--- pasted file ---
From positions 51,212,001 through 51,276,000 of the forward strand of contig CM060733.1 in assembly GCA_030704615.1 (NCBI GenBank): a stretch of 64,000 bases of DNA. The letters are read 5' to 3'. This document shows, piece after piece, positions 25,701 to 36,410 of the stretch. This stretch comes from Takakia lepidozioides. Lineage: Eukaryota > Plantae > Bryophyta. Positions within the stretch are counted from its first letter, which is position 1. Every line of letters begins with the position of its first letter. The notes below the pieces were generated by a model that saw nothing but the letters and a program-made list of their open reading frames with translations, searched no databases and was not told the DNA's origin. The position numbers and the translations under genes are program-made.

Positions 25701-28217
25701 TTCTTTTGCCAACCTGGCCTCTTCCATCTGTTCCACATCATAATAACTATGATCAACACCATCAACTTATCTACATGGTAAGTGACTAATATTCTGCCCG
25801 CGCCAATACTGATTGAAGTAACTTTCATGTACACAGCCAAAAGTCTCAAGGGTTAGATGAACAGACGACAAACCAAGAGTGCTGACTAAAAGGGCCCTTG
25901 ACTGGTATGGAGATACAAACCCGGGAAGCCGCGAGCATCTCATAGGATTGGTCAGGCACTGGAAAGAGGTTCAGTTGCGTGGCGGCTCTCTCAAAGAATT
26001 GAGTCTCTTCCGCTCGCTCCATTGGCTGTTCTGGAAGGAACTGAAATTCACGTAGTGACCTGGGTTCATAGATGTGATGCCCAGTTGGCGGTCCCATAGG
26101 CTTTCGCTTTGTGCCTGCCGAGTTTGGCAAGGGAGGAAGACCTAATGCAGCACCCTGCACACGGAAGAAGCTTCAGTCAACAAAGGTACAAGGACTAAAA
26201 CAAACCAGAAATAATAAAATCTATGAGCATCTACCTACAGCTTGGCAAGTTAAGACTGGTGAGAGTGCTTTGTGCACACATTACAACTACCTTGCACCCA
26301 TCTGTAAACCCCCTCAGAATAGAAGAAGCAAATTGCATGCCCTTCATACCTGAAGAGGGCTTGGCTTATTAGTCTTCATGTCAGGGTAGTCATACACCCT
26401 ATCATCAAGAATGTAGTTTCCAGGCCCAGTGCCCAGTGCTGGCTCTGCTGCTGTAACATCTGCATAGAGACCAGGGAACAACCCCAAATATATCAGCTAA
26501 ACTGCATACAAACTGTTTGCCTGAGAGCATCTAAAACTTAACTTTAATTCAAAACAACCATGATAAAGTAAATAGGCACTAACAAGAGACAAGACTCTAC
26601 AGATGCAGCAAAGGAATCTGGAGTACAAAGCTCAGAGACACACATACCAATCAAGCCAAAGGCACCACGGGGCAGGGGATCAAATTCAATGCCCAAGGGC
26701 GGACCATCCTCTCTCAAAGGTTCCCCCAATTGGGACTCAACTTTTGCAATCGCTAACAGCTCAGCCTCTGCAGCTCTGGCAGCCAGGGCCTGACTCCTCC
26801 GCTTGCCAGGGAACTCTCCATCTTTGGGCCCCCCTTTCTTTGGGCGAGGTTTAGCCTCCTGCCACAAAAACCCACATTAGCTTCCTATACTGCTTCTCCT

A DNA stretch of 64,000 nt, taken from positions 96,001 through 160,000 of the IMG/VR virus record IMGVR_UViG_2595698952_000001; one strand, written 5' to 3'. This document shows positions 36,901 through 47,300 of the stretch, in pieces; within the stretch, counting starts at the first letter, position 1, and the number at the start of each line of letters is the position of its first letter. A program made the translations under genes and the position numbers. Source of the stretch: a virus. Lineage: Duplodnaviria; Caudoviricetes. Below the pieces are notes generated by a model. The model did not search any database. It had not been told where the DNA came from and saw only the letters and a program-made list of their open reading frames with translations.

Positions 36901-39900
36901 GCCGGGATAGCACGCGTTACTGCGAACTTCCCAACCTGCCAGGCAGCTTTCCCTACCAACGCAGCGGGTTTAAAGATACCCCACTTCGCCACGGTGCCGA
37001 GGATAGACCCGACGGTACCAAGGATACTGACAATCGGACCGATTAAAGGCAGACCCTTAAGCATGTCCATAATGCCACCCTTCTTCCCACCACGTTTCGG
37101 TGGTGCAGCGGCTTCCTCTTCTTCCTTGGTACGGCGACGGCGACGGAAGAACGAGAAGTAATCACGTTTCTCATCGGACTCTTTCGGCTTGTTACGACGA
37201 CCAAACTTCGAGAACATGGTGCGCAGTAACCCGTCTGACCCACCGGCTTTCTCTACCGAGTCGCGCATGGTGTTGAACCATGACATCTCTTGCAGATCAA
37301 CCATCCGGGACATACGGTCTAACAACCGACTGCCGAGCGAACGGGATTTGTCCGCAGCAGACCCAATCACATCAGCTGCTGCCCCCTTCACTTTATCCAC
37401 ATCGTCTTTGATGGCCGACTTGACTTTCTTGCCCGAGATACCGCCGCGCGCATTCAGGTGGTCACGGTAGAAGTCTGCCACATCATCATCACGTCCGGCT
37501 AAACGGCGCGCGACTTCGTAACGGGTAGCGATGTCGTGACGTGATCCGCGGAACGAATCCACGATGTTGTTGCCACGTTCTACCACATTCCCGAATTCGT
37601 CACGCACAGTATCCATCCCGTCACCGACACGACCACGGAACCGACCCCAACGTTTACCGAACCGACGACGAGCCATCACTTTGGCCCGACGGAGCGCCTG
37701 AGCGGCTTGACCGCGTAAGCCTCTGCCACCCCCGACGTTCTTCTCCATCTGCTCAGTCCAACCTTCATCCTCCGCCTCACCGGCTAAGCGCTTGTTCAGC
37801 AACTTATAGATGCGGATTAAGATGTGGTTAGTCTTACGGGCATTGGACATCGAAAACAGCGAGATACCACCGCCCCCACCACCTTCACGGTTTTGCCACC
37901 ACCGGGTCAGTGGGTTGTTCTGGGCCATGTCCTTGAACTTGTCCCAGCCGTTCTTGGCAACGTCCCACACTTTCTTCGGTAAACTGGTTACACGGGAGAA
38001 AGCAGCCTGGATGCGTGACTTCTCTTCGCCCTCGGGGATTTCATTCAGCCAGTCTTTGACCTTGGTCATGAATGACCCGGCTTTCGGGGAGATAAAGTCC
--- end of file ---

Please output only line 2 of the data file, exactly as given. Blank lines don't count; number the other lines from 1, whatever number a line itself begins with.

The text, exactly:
Positions 25701-28217